NURTURING YOUTH IN CULTURAL EXPRESSIONS THROUGH CAPACITY BUILDING AND COMPETITION
Indonesia has acknowledged the important role of youth in the sustained existence and development of its rich variety of cultural expressions, including roles as artists, producers, and entrepreneurs. Many efforts have been carried out to provide youth with opportunities to better equip themselves as the future caretakers of cultural expressions in Indonesia, including:
- to establish platforms for young and emerging Indonesian performers to showcase their creative talents and gain recognition;
- to facilitate coaching from more established artists and producers, as well as collaborative works with other artists;
- to provide access to new markets, both domestically and internationally; and
- to educate young entrepreneurs with necessary business knowledge and skills.
At the international level, as the longest-running dance festival in Indonesia since 1992, the Indonesian Dance Festival (IDF) serves as an important performing platform, especially for young Indonesian and international contemporary dancers/choreographers. The range of activities in the IDF include:
- Main performances of contemporary and traditional dances featuring both Indonesia and international artists. In the latest IDF held in 2014, more than 100 dancers and 15 choreographers from Indonesia, Belgium, France, China, Singapore, Germany, and Japan participated in various dance and multimedia collaborations.
- Open call competition for aspiring local young and emerging dancers and choreographers from across Indonesia. The open call has drawn around 200 applications each year and is expected to increase in the future.
- Empowering and nurturing young talents through the Young Potential Choreographer (YPC) Award. In 2014, 16 young Indonesian choreographers were selected by senior choreographers to learn more about dance and choreography and are expected to perform in the coming IDF.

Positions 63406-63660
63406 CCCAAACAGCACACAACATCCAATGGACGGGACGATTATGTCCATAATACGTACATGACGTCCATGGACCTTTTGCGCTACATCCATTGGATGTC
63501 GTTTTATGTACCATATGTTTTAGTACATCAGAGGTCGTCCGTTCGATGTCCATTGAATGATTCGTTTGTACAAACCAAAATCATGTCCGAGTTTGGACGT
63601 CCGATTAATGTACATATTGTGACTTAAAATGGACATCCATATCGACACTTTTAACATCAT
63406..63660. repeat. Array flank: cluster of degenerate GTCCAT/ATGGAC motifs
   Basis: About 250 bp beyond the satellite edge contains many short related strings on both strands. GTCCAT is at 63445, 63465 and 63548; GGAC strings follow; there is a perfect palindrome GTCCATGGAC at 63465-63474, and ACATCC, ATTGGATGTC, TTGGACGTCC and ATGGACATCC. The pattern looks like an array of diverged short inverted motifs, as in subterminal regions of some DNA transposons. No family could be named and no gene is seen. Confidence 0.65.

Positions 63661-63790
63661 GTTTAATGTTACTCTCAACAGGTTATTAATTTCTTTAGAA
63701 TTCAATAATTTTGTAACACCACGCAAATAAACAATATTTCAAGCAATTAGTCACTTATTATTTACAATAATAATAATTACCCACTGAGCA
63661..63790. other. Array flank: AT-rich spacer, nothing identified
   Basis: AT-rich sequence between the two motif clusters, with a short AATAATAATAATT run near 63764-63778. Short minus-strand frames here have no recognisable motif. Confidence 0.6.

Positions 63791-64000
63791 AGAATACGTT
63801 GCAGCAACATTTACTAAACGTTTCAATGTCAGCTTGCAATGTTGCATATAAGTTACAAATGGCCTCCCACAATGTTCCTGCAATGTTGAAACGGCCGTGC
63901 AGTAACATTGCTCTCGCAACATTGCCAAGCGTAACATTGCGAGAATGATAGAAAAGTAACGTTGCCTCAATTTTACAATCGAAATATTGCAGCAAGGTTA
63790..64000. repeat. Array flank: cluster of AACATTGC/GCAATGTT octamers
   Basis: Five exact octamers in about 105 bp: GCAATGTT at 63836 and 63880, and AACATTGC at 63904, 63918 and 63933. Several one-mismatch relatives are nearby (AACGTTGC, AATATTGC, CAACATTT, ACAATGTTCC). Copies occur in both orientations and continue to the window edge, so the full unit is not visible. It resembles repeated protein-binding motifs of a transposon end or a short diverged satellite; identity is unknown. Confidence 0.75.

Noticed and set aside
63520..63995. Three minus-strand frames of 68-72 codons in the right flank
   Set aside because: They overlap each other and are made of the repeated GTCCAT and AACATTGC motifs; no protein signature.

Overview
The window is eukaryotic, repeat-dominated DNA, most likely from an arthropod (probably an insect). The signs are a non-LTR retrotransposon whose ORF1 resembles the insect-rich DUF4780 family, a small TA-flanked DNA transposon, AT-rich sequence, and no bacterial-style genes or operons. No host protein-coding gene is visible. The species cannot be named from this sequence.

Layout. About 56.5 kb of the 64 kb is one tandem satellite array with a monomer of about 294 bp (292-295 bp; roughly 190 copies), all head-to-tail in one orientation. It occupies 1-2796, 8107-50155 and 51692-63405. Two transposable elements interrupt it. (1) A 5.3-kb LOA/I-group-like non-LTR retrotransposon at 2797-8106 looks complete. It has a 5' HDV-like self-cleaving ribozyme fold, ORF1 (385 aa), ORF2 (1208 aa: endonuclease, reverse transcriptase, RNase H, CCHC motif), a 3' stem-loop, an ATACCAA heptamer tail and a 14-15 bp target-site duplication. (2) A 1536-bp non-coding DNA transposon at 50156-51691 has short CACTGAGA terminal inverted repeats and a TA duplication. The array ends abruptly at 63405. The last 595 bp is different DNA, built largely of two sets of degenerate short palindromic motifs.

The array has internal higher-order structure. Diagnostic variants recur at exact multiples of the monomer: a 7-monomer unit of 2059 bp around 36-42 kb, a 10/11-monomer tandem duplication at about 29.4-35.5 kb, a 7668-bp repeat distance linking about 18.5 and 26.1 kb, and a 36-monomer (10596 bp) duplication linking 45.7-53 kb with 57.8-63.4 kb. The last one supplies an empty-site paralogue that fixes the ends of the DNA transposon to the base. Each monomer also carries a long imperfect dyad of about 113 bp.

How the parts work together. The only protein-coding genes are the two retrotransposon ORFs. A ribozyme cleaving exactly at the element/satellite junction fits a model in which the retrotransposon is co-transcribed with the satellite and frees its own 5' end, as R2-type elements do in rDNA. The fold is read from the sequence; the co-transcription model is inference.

At the national level, the Bamboo Music Revolution Show (BMRS) has been held twice at the West Java Culture Park in Bandung to introduce the new bamboo versions of musical instruments that are normally made from wood. Activities in the BMRS mainly focus on acoustical performances of both traditional and contemporary music. In 2014, 25 young artists from Bandung and Medan introduced the bamboo version of traditional musical instruments kacapi, rebab, tarawangsa, dogdog, gambus, and guitar. In 2015, the bamboo version of cak, cuk, violin, and cello were introduced as central musical instruments of the traditional keroncong music.
Also at the national level, the Enrichment for Beginners in Films workshop was held in three big cities in Indonesia, which were Jakarta, Bandung, and Makassar. The activities of the workshop mostly focused on sharing insights from various experts for developing quality films. The workshop was held to fulfill the high demand from students and other film enthusiasts.
Specific expected results were not available at the time of writing this report.
For the Indonesian Dance Festival, government agencies have allocated from State and Provincial Budget in the combined sum of about USD 70,000 in 2010, USD 120,000 in 2012, and USD 170,000 in 2014 (approximated currency conversion from Indonesian Rupiah).
For the Indonesian Dance Festival, the following accomplishments were concluded:
- increased attendance, especially among youth;
- becoming an effective marketplace for young, emerging choreographers and emerging artists;
- inspiring several other initiatives to create new dance festivals in other Indonesian cities; and
- since 2012, the IDF has been considered by the DKI Jakarta Government as a sustainable asset and channel of collaboration between the government and artists.